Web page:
- K-means clustering is simple unsupervised learning algorithm developed by
**J. MacQueen in 1967 and then J.A Hartigan and M.A Wong in 1975.** - In this approach, the data objects ('n') are classified into 'k' number of clusters in which each observation belongs to the cluster with nearest mean.
- It defines 'k' sets (the point may be considered as the center of a one or two dimensional figure), one for each cluster k ≤ n. The clusters are placed far away from each other.
- Then , it organizes the data in appropriate data set and associates to the nearest set. If there is no data pending, first step is complicated to perform, in this case an early grouping is done. It is necessary to re-calculate 'k' new set as barycenters of the clusters from previous step.
- After having these 'k' new sets, the same data set points and the nearest new sets are bound together.
- Finally, a loop is generated. As a result of this loop, the 'k' sets change their location step by step until no more changes are made.

**Finally, this algorithm aims at minimizing an objective function as:**
where,

*x*_{i}^{(j)} = data point

*c*_{j} = cluster center

*n* = Number of data points

*k* = Number of cluster

||

*x*_{i}^{(j)} – c_{j}||

^{2} = distance between a data point

*x*_{i}^{(j)} and cluster centre

*c*_{j}.

## Solved examples of K-means:

**Method 1:**
Using K-means clustering, cluster the following data into two clusters and show each step.

{2, 4, 10, 12, 3, 20, 30, 11, 25}

**Solution:**
**Given: **{2, 4, 10, 12, 3, 20, 30, 11, 25}

**Step 1:** Assign alternate value to each cluster randomly.

**Step 2:** k

_{1}= {2, 10, 3, 30, 25}, Mean value= 14

k

_{2}= {4, 12, 20, 11, 25}, Mean value = 11.75

**Step 3:** Again assign the values,

k

_{1} = {20, 30, 25}, Mean value = 25

k

_{2} = {2, 4, 10, 12, 3, 11}, Mean value = 7

**Step 4:** Again assign the values,

k

_{1} = {20, 30, 25}, Mean value = 25

k

_{2} = {2, 4, 10, 12, 3, 11}, Mean value = 7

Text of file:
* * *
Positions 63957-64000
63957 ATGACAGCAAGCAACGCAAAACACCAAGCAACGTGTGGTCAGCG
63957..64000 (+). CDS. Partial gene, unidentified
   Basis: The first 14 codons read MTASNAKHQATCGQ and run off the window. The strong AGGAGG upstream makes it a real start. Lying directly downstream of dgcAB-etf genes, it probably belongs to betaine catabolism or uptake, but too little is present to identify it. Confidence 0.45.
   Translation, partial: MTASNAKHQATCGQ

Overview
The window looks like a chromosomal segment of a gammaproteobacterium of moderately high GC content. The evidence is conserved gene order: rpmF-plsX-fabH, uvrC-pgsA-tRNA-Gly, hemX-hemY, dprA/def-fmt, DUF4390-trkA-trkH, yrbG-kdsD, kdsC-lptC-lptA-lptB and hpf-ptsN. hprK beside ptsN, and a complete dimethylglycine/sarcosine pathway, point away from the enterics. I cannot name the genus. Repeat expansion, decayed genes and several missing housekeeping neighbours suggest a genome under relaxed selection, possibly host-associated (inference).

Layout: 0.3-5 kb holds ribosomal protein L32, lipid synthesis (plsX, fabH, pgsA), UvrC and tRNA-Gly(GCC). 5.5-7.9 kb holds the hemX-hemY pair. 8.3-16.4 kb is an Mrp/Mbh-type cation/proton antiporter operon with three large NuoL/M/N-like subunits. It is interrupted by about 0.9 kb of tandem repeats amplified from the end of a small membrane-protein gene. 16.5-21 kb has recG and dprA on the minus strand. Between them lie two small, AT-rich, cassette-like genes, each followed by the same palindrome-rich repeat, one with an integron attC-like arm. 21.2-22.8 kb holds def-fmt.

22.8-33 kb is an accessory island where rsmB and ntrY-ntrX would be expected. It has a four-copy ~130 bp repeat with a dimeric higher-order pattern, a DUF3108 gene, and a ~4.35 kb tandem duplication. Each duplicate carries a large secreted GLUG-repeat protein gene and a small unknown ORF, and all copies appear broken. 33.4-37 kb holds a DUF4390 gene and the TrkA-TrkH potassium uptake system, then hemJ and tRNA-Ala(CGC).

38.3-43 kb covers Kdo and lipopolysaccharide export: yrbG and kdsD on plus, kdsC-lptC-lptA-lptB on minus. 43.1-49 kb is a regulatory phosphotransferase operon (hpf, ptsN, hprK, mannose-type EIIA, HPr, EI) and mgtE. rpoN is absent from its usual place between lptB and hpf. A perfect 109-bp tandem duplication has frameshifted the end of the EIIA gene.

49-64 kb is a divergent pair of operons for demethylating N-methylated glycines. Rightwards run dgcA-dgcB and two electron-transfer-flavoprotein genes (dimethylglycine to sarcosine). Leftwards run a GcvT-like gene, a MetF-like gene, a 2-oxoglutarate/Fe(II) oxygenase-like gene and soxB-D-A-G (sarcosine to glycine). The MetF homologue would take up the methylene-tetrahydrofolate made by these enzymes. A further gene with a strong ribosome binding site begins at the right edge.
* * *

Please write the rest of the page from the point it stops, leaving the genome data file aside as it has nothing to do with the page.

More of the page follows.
**Method 2:**
**Step 1:** Randomly assign the means: m

_{1} = 3, m

_{2} = 4

**Step 2:** Group the numbers close to mean m

_{1} = 3 are grouped into cluster k

_{1} and m

_{2} = 4 are grouped into cluster k

_{2}
**Step 3:** k

_{1} = {2, 3}, k

_{2} = {4, 10, 12, 20, 30, 11, 25}, m

_{1}= 2.5, m

_{2} = 16

**Step 4:** k

_{2} = {2, 3, 4}, k

_{2} = {10, 12, 20, 30, 11, 25}, m

_{1}= 3 m

_{2} = 18

**Step 5:** k

_{1} = {2, 3, 4, 10}, k

_{2}= {12, 20, 30, 11, 25}, m

_{1}= 4.75, m

_{2} = 19.6

**Step 6:** k

_{1} = {2, 3, 4, 10, 11, 12}, k

_{2} = {20, 30, 25}, m

_{1} = 7, m

_{2} = 25

**Step 7:** k

_{1} = {2, 3, 4, 10, 11, 12}, k

_{2} = {20, 30, 25}, m

_{1} = 7, m

_{2} = 25

**Step 8:** Stop. The clusters in step 6 and 7 are same.

Final answer: k

_{1} = {2, 3, 4, 10, 11, 12} and k

_{2} = {20, 30, 25}

## K-Medoids

- Instead of taking the mean value of the object in a cluster as a reference point, medoid can be used. It is most centrally located object. It is also called as
**Partitioning Around Medoids (PAM).** - In a single partition of data into 'K' clusters, where each cluster consists of point, this is centrally located point of the cluster based on some distance measure. These representative points are called as
**medoids.**